Sea scallops, Brittany style — dusted with flour, tenderly sauteed in butter and drizzled with a creamy sauce — make a fine winter’s dish. But what does this recipe have to do with the Way of Saint James, the historic pilgrimage route to Santiago de Compostela in northwestern Spain? Quite a lot, as it turns out, for the saint known as ‘Santiago’ in Spanish is ‘Saint Jacques’ in French, and along the route he gave his name to the humble scallop.
Saint-Jacques à la bretonne / Sea scallops, Brittany style
The reason — as I learned from the great chef Paul Bocuse, from whose recipe this one is adapted — is that scallops are so plentiful along the route to Santiago de Compostela, which follows the coast of Galicia in northern Spain, that they became the symbol of the pilgrims, hence coquilles Saint-Jacques in French.
And why Brittany style? That’s a question I failed to answer, although my best guess is that scallops and butter are popular in the region. Brittany, of course, is surrounded by sea, and shellfish may be found there in abundance. The potato also has an important history in Brittany, where it came into wide use during a famine in the mid-18th century. In this recipe, the scallops may be paired with sliced potatoes, as shown in the photo above, or with potatoes boiled in their jackets. Another nice touch is to serve them in their shells.
And while we’re on the subject of linguistics, since when has French onion soup become a political issue? France is having a collective hissy fit over spelling changes — proposed more than 25 years ago by the Académie Française, the exalted guardian of the French language — that will be enacted this autumn in school books. Among the changes, the word oignon (pronounced oh-NYON) will lose its ‘i’, becoming ognon (pronounced exactly the same way). The idea is to make the spelling conform to pronunciation, although in some parts of France, for example my corner of Burgundy, people may still be heard using the former pronunciation (wa-NYON). Other changes involve making the circumflex accent (^) disappear on words like disparaître (‘disappear’).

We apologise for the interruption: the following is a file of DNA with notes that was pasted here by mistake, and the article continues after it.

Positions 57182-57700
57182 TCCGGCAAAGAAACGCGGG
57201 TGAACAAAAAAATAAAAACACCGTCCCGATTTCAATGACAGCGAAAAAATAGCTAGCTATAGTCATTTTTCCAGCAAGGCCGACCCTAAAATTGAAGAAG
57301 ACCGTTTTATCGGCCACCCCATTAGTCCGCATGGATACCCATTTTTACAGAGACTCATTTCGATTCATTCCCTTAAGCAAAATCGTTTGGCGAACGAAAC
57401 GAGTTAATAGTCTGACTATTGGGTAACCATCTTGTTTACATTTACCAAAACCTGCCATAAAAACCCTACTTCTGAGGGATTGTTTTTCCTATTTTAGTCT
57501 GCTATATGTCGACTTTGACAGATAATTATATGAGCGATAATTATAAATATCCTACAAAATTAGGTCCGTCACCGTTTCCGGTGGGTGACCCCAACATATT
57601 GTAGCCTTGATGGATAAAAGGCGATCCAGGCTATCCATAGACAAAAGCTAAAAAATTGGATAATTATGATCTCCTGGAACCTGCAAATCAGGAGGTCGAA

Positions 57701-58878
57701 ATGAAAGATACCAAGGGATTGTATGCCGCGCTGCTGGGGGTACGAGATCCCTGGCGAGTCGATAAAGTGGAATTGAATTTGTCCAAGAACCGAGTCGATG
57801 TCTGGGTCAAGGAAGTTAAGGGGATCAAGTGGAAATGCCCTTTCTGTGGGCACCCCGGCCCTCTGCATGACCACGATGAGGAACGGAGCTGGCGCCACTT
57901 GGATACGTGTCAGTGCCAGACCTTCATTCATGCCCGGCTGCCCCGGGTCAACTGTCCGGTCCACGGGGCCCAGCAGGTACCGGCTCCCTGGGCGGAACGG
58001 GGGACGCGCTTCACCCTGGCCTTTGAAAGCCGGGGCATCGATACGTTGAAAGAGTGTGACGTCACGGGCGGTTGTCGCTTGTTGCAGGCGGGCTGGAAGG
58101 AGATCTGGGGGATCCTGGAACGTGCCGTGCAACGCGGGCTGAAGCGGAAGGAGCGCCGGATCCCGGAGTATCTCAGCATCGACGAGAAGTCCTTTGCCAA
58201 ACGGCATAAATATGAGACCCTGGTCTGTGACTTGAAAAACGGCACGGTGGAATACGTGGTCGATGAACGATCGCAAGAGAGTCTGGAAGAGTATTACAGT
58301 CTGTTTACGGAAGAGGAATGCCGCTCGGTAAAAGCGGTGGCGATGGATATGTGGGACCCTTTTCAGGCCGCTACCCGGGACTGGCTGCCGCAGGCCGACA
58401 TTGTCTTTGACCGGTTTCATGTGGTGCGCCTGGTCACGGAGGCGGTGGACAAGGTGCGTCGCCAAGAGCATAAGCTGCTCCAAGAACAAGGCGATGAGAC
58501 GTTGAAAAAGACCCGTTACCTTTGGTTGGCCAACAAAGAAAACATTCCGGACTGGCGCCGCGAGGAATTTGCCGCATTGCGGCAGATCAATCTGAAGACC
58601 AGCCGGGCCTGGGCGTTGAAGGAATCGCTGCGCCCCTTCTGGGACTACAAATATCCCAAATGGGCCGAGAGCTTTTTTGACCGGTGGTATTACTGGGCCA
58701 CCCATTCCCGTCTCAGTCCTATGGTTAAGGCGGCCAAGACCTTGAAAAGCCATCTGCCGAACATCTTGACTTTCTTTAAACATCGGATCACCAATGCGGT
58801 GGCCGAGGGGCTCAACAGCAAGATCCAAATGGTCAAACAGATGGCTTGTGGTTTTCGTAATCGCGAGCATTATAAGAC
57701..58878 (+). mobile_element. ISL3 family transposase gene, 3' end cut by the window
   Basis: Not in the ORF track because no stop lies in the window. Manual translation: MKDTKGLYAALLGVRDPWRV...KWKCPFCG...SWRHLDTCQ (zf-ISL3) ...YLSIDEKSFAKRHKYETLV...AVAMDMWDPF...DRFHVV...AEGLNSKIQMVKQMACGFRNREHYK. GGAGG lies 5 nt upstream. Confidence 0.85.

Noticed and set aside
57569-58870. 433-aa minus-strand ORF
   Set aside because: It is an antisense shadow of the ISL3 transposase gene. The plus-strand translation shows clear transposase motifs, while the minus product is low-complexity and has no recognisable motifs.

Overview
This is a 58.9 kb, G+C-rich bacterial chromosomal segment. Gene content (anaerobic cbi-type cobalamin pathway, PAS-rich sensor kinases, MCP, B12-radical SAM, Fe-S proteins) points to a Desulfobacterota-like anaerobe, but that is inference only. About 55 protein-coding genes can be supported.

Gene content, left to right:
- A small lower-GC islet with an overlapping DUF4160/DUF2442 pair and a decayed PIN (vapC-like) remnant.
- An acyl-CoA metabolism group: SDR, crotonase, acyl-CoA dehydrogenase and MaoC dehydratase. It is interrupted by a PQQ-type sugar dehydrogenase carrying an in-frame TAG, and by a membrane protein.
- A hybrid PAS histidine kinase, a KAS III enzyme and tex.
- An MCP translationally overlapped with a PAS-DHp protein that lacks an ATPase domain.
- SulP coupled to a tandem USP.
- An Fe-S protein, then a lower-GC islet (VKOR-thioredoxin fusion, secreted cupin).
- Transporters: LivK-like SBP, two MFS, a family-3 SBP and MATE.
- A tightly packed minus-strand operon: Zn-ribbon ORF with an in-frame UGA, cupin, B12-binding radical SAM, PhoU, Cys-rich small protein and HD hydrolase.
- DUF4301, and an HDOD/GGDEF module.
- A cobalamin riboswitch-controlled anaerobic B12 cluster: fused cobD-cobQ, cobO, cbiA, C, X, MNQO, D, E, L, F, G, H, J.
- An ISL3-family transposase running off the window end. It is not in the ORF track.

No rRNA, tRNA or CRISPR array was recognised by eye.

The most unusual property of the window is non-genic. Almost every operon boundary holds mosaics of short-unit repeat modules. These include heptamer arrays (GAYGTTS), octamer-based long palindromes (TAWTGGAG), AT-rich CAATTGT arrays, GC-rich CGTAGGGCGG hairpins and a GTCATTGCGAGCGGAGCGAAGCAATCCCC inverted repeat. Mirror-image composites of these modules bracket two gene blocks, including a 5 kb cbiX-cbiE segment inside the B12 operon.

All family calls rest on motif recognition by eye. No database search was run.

The debate has become so heated that, in a column in last night’s Le Monde, the French education minister effectively accused four of her predecessors in the job of treason, declaring that the country’s republican values were at stake and that the former education ministers had betrayed those values by failing to enact the spelling changes over the last quarter century. Her point was that making the language easier to spell, and thus comprehend, was essential to the future of France’s children.
Personally I find the changes regrettable, for historic reasons. Even though they will be confined to textbooks for the moment and no one will be inserting spelling changes in Proust, they are bound to seep into general usage over time. Accents like the circumflex actually take the place of letters that have vanished over the centuries. Disparaître, for example, used to be spelled disparaistre — closer to the same word in English, and to the Latin root (disparescere). But the ‘s’ stopped being pronounced in French and, at some point in the last 1,000 years or so, it … disappeared.
So will this site change its recipes to conform to the new rules? Heck no. Soupe à l’oignon will remain French onion soup for the foreseeable.